Friday, December 18, 2015

What's In a Name?

A collection of Rodeo Knits finished projects
Today I grabbed a hat a recently finished and a favorite scarf on my way to work. The temperature finally dropped below 40° and forecasted to stay there. You don't know how long I've been waiting! It's the end of December and I should have been wearing hats and scarves already!

This new hat... oh, you're going to love it. I used Miss Babs' Kunlun DK in Coos Bay, an awesome light gray/blue color and it shines. It's all knits and purls, with some twisted knit stitches for textural contrast. The silk content in Kunlun DK makes the twisted stitches pop even more because they catch the light differently.

But the biggest problem is what the heck do I call it? Everything has to have a name!

Names are super important. You have a name, I have a name. I have several names really, depending who I'm talking to. Fortunately, I haven't had to name anything as important as a pet. Or a kid. I mean, that's forever and they might resent you later. Especially the kid. A knitting pattern is a little easier to name but for me, still super complicated.

I guess I could call it "DK Weight Hat With Knits, Twisted Knits and Purls" but that doesn't exactly roll off the tongue.

Several years ago when I decided I'd get more serious with designing, one of my favorite knitters suggested a series of names that I've since expanded on and adopted for all of my patterns. If you look back through my catalog, you can almost pinpoint exactly when it started and when something is designed by me but published by a third party (they don't follow the same "rules).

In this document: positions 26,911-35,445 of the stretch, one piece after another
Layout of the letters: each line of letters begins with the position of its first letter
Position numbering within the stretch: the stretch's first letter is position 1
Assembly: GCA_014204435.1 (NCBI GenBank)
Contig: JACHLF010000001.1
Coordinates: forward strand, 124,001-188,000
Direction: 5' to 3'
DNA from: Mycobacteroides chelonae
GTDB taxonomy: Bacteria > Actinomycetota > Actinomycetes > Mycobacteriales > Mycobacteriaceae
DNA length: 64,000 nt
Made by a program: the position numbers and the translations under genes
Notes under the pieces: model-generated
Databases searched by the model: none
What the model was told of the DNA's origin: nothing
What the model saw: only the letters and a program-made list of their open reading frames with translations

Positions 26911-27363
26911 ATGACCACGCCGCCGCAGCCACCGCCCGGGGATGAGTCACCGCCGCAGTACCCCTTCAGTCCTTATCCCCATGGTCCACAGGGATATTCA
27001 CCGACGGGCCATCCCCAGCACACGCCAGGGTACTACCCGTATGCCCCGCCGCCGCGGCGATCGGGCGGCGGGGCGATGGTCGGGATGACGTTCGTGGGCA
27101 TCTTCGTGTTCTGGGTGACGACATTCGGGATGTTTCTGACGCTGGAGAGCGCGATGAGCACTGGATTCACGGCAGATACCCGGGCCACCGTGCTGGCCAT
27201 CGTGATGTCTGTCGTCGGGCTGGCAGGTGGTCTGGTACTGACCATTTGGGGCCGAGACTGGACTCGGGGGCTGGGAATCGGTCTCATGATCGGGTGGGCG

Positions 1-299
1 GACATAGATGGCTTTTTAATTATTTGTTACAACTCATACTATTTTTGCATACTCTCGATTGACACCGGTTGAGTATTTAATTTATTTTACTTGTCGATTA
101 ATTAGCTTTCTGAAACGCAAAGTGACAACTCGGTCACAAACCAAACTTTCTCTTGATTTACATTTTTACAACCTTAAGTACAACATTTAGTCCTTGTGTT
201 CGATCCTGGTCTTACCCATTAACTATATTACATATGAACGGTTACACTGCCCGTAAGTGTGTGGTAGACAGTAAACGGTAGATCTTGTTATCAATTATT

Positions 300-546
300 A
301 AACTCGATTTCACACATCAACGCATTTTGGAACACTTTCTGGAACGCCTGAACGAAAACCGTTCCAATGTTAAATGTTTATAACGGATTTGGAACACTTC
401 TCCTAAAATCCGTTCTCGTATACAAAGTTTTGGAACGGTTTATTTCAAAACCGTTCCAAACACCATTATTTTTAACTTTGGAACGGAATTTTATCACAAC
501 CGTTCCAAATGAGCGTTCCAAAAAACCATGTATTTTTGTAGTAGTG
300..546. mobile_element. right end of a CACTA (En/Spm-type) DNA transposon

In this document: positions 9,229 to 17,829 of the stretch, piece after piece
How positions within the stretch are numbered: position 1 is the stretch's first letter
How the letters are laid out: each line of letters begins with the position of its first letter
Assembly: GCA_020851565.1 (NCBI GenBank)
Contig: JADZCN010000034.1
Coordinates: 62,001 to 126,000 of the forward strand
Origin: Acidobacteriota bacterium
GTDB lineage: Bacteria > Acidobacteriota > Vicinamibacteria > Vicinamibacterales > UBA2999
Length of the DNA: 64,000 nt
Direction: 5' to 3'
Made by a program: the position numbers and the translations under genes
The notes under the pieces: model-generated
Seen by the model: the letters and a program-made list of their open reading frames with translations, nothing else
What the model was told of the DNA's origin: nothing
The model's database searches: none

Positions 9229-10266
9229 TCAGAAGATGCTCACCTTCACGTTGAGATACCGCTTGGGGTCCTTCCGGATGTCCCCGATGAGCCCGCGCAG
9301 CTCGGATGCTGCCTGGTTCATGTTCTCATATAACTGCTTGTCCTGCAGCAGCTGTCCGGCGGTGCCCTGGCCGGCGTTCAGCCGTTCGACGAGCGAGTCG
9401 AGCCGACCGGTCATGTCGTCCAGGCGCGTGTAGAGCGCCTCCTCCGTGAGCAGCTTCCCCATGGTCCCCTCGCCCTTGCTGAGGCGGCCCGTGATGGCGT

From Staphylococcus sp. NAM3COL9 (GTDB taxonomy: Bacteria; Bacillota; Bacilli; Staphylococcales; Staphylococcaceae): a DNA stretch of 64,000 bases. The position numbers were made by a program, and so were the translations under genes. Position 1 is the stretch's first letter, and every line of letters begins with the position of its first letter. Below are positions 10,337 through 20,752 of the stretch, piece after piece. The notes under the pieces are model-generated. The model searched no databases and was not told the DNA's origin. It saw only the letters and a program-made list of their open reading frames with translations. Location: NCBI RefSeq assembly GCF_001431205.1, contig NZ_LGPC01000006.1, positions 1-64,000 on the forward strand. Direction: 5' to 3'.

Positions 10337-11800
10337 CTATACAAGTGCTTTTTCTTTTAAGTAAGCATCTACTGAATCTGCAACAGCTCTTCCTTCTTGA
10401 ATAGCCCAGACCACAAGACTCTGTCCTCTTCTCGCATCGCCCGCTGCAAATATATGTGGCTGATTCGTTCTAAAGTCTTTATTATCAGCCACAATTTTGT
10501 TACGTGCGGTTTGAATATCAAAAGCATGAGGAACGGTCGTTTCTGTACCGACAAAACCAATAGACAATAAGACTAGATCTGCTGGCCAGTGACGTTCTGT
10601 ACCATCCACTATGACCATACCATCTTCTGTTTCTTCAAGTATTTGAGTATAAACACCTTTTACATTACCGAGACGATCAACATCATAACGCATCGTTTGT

So for most of my patterns, the naming goes like this:
  • Scarves/cowls/shawls/miscellaneous neckwear accessories: West Virginia streets and city districts
  • Hats: West Virginia state and national parks
  • Sweaters: West Virginia rivers and lakes
  • Other knitwear: randomly West Virginia related name

Do you see a theme? I officially adopted West Virginia as my home state when I finally decided I'd probably live here for a long time. The size and speed is just right for me. Culture could use some work but if you abandon everywhere for a bad culture without working to change it from the inside, you'll never settle anywhere.